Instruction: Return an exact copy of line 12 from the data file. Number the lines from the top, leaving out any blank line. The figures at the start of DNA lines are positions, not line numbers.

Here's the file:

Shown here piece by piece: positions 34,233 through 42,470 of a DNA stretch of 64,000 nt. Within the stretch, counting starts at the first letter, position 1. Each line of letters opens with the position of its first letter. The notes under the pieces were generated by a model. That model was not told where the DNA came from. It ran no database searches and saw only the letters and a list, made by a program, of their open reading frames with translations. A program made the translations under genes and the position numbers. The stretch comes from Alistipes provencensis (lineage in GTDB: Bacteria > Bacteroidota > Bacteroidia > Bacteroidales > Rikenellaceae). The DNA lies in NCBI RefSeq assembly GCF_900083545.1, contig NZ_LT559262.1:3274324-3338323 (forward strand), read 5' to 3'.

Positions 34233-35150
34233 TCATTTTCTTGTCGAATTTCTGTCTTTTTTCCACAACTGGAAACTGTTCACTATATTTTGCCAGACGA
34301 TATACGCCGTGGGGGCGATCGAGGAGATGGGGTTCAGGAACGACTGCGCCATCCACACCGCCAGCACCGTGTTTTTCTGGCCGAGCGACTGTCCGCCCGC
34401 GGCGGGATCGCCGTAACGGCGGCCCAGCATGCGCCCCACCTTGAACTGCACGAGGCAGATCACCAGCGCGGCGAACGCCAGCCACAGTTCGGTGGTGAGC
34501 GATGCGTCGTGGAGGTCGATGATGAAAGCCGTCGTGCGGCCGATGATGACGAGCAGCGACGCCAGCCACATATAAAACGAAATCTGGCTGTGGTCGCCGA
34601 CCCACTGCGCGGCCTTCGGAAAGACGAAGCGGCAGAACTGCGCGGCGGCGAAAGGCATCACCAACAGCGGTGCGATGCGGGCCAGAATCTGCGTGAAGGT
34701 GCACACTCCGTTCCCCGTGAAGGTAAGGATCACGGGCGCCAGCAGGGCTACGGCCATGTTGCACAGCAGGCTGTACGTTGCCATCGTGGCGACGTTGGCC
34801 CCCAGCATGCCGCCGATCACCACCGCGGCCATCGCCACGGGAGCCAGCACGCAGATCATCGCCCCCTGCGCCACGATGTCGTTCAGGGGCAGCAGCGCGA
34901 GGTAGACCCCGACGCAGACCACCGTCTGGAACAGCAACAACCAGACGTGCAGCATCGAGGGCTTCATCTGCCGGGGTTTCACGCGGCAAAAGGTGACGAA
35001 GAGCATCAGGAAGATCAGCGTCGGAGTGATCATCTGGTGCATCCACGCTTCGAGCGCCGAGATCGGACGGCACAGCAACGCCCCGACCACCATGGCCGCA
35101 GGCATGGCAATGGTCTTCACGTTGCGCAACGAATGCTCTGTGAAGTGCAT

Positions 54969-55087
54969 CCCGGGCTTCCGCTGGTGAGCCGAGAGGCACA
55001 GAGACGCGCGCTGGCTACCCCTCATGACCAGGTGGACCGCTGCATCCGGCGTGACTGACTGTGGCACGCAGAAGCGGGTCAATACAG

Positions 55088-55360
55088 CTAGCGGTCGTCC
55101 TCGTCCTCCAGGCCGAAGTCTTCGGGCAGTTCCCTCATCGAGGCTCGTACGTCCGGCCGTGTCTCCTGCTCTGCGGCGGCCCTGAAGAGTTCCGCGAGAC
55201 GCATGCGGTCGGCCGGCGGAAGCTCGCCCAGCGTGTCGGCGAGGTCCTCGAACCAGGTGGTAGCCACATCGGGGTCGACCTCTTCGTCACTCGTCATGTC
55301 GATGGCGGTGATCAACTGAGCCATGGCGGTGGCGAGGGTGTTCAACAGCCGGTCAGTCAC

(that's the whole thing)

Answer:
35101 GGCATGGCAATGGTCTTCACGTTGCGCAACGAATGCTCTGTGAAGTGCAT